Tell us a little about yourself.

Hi, my name is Gustavo Siguenza and I’m doing an interview for STEAM today. Just a quick background about me: I’m 40, in college I’m pursuing my Bachelor’s degree in Project Management at Wentworth Institute of Technology and then I’ll be pursuing my Master’s in Civil Engineering.

What was your journey like to get to where you are today?

The journey began in Manhattan. I was born in Lynn but my family moved early to Manhattan so I grew up in Manhattan. Went to school there, I’m first generation American. My parents are from the Dominican Republic and they didn’t know English so their education was from DR but when they came over here they didn’t get any more education so it was just me and my sister and I was one of the first ones to go to college. So I did go to college, I have been to college before.

I have a degree in nursing, I’m a registered nurse. But the reason that I transitioned over to carpentry is ’cause I’m a huge advocate for things like if you’re not happy what you’re doing, or where your life is at at the time, change. It’s never too late to change. And I was a carpenter for six years and I went to school for that through the carpenter’s union. And then I entered Wentworth. I’m currently in Wentworth, I graduate in December 2019, and I’ll have my Bachelor’s in project management. After that, I’ll take a short break and then pursue my Master’s in Civil Engineering.

Tell us about a time that you failed.

A story about the time that I failed. So an example of when I failed and when I say failures it just means that at the moment in order to get to where I wanted to go I had to find another route. So I work currently at Lee Kennedy and when I first started to pursue a job at Lee Kennedy, I was actually supposed to come in as a super, an assistant super at that. Ended up happening is somebody was more qualified than me so they got the position and I didn’t quit.

I continued to pursue it and I found other venues. I attempted another time and that didn’t work out as well and then finally I reached out to the co-op board in the co-op department in Wentworth and we came up with a plan and the plan was I told her to put out that I would do it for free. That I would intern for free if she would just send that out and make calls and she did and everybody jumped on board with that. I actually received five offers when I did that.

What advice do you have for students looking for a co-op?

Never take no as an answer. Failure it really only is and I’m sure most of you know this is when you give up. So it took me three tries to get in here, I could’ve quit after the first time and that would’ve been a true failure. Nothing is a true failure unless you learn and grow from it. So I got really creative at the end. What I did was, like I said, I put it out there that I would do it for free. I really wanted the experience and the exposure, especially after the first time when I didn’t get the assistant super position. Being that I was in carpentry for six years, I did have a huge background in it, but there was just somebody that had the experience that they were looking for so I said that would never happen to me again.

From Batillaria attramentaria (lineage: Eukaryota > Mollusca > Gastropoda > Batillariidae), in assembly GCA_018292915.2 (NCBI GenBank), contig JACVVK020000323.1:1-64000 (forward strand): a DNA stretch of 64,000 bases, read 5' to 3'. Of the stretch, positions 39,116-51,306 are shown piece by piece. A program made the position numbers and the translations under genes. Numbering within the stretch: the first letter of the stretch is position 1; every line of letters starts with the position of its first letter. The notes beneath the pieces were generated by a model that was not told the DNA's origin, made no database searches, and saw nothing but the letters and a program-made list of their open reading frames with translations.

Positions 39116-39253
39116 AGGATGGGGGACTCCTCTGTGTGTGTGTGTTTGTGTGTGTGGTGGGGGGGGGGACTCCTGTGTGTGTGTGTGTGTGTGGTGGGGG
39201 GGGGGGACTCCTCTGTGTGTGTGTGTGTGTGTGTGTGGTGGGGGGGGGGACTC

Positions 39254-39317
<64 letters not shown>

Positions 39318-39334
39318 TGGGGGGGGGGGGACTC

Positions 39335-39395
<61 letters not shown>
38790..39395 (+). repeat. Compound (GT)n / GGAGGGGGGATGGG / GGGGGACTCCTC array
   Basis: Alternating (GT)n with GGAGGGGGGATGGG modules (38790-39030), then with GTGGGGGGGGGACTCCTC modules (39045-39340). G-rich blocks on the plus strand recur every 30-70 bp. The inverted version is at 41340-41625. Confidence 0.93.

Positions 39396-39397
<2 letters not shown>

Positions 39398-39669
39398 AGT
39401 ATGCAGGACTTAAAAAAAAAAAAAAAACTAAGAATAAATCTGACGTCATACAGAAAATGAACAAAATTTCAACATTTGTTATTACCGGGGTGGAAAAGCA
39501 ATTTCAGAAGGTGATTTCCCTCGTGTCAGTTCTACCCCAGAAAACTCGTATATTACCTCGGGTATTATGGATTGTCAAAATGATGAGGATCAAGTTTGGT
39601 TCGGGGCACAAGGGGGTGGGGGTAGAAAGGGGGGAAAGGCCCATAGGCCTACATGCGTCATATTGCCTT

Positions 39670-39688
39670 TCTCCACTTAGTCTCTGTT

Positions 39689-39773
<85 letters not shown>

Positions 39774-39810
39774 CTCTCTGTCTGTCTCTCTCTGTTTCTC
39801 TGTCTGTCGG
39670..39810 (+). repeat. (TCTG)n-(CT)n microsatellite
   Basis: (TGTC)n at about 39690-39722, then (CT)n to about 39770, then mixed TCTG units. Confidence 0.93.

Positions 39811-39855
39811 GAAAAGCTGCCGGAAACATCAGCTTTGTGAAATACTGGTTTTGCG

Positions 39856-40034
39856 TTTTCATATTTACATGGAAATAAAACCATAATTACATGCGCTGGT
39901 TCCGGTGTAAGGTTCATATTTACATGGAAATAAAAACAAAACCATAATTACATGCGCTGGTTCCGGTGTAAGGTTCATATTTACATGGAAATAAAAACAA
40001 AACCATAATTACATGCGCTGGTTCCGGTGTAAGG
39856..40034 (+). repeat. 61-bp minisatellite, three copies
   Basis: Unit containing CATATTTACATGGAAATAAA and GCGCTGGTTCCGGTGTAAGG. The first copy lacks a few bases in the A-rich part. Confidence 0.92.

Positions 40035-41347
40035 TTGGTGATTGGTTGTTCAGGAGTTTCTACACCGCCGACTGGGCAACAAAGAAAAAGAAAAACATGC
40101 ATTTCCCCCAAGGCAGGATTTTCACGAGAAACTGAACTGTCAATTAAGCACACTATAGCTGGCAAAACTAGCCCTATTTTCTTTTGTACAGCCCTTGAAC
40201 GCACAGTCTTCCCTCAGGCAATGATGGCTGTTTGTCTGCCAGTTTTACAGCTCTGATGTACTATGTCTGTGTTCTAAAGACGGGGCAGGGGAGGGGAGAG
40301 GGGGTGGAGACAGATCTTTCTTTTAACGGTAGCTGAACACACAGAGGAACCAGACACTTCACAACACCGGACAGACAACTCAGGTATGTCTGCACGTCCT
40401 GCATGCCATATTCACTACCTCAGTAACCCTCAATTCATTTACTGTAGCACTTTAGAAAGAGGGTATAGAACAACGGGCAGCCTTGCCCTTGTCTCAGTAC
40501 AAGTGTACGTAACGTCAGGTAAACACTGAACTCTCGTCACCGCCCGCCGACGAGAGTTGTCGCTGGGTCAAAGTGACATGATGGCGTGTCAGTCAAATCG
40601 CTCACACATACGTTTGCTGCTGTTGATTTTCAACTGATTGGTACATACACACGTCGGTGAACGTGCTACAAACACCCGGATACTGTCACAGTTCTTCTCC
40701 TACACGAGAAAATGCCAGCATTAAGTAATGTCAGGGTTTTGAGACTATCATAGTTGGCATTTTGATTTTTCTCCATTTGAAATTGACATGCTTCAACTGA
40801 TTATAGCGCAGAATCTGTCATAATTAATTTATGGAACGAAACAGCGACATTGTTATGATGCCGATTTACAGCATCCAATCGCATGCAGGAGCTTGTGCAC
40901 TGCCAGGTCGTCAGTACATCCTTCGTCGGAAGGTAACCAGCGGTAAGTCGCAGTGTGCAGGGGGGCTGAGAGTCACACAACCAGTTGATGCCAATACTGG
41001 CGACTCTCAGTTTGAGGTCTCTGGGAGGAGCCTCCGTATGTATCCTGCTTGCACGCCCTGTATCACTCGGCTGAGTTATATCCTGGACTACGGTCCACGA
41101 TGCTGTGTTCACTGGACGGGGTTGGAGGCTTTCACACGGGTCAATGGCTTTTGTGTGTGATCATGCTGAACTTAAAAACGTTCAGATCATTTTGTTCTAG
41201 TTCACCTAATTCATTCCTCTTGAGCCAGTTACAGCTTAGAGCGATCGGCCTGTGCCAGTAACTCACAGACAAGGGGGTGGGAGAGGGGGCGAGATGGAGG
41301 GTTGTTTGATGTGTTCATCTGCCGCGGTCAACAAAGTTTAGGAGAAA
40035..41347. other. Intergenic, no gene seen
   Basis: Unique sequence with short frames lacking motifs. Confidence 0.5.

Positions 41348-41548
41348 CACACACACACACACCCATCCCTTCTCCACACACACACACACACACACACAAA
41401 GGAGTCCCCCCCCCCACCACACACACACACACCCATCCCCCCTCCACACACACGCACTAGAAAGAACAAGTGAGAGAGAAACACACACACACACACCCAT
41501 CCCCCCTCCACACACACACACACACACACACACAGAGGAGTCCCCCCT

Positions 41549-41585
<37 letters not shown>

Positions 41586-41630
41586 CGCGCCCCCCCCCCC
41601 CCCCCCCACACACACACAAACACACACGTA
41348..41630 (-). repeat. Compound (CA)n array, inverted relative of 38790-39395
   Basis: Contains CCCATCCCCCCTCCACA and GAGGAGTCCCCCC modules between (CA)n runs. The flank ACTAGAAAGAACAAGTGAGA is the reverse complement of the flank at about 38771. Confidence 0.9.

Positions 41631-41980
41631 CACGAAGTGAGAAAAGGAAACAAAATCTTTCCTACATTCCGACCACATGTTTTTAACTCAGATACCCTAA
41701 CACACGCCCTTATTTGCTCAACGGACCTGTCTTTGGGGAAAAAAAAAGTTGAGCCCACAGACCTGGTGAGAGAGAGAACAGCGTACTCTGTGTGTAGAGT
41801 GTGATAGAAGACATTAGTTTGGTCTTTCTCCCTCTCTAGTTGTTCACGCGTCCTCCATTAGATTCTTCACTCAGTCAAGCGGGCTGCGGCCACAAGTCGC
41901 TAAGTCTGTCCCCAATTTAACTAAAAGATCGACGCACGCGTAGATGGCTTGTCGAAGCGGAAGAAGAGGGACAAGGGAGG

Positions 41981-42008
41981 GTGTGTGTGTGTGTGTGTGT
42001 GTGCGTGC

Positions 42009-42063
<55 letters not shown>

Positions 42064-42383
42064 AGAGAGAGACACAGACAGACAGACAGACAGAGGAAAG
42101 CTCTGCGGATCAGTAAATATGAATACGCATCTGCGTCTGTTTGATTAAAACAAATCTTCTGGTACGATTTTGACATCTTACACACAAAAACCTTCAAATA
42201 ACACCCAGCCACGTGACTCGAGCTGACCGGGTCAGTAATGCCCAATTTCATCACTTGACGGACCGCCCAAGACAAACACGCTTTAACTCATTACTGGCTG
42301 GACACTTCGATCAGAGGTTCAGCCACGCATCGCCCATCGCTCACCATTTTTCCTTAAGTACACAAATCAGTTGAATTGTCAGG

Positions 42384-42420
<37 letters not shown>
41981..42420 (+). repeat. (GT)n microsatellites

How is technology revolutionizing the construction industry?

Technology is integrated all through construction now. So what used to be blueprints on paper is now on computer. There’s software for it. Everybody’s walking around with an iPad. Or if you wanna see what construction is gonna look like, there’s 3D models, and that’s all built on software. So technology is a huge part of construction. And when you think of construction you think of hammers, nails and saws and different kind of hand tools but you don’t think of the technology aspect which a lot of technology that’s integrated into construction is pre-built. So everything that leads up to it actually getting to the field. So the building’s already built, it’s built in a model on computer and we can see everything. We can see the plumbing, the electrical.

Everything is built, pre-built on computer. So technology is huge and it’s just gonna get bigger. So as more technology is introduced and more people become familiar with technology, that’s where it’s gonna go. We’re still gonna use hammer and nails, ’cause that’s how you build things, but you’re also gonna have to know how to use technology. ‘Cause it’s integrated and it’s just getting more integrated into the field.

You will have the opportunity to expand your network and connect with students & professionals in the STEAM field in the Greater Boston area.